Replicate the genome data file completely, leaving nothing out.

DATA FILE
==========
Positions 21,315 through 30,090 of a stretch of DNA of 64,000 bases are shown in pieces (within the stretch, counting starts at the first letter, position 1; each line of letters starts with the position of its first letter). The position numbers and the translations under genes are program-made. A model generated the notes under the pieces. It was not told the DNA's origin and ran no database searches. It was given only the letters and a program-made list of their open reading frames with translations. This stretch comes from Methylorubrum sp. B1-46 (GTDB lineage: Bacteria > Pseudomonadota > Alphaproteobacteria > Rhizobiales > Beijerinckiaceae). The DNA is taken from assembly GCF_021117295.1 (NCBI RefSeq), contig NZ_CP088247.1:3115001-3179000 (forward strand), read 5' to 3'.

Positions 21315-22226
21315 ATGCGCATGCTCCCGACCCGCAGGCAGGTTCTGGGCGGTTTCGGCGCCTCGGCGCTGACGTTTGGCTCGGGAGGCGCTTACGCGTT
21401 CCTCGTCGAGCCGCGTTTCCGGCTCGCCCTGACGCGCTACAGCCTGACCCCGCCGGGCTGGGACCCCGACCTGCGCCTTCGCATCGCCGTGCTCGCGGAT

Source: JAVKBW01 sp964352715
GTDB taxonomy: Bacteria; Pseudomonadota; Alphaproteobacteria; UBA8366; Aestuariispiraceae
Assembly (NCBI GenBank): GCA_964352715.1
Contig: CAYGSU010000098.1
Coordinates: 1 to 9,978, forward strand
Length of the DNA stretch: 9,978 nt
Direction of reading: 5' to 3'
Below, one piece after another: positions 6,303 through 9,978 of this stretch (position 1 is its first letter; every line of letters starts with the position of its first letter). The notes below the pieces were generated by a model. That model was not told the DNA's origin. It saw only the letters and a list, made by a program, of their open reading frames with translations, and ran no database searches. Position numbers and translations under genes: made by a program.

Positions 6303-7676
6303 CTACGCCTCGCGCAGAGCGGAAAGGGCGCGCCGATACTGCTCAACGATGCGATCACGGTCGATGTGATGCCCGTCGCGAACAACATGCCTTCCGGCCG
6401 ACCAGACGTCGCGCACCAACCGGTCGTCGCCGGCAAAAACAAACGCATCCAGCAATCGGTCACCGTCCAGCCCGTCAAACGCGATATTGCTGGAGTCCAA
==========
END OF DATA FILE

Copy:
Positions 21,315 through 30,090 of a stretch of DNA of 64,000 bases are shown in pieces (within the stretch, counting starts at the first letter, position 1; each line of letters starts with the position of its first letter). The position numbers and the translations under genes are program-made. A model generated the notes under the pieces. It was not told the DNA's origin and ran no database searches. It was given only the letters and a program-made list of their open reading frames with translations. This stretch comes from Methylorubrum sp. B1-46 (GTDB lineage: Bacteria > Pseudomonadota > Alphaproteobacteria > Rhizobiales > Beijerinckiaceae). The DNA is taken from assembly GCF_021117295.1 (NCBI RefSeq), contig NZ_CP088247.1:3115001-3179000 (forward strand), read 5' to 3'.

Positions 21315-22226
21315 ATGCGCATGCTCCCGACCCGCAGGCAGGTTCTGGGCGGTTTCGGCGCCTCGGCGCTGACGTTTGGCTCGGGAGGCGCTTACGCGTT
21401 CCTCGTCGAGCCGCGTTTCCGGCTCGCCCTGACGCGCTACAGCCTGACCCCGCCGGGCTGGGACCCCGACCTGCGCCTTCGCATCGCCGTGCTCGCGGAT

Source: JAVKBW01 sp964352715
GTDB taxonomy: Bacteria; Pseudomonadota; Alphaproteobacteria; UBA8366; Aestuariispiraceae
Assembly (NCBI GenBank): GCA_964352715.1
Contig: CAYGSU010000098.1
Coordinates: 1 to 9,978, forward strand
Length of the DNA stretch: 9,978 nt
Direction of reading: 5' to 3'
Below, one piece after another: positions 6,303 through 9,978 of this stretch (position 1 is its first letter; every line of letters starts with the position of its first letter). The notes below the pieces were generated by a model. That model was not told the DNA's origin. It saw only the letters and a list, made by a program, of their open reading frames with translations, and ran no database searches. Position numbers and translations under genes: made by a program.

Positions 6303-7676
6303 CTACGCCTCGCGCAGAGCGGAAAGGGCGCGCCGATACTGCTCAACGATGCGATCACGGTCGATGTGATGCCCGTCGCGAACAACATGCCTTCCGGCCG
6401 ACCAGACGTCGCGCACCAACCGGTCGTCGCCGGCAAAAACAAACGCATCCAGCAATCGGTCACCGTCCAGCCCGTCAAACGCGATATTGCTGGAGTCCAA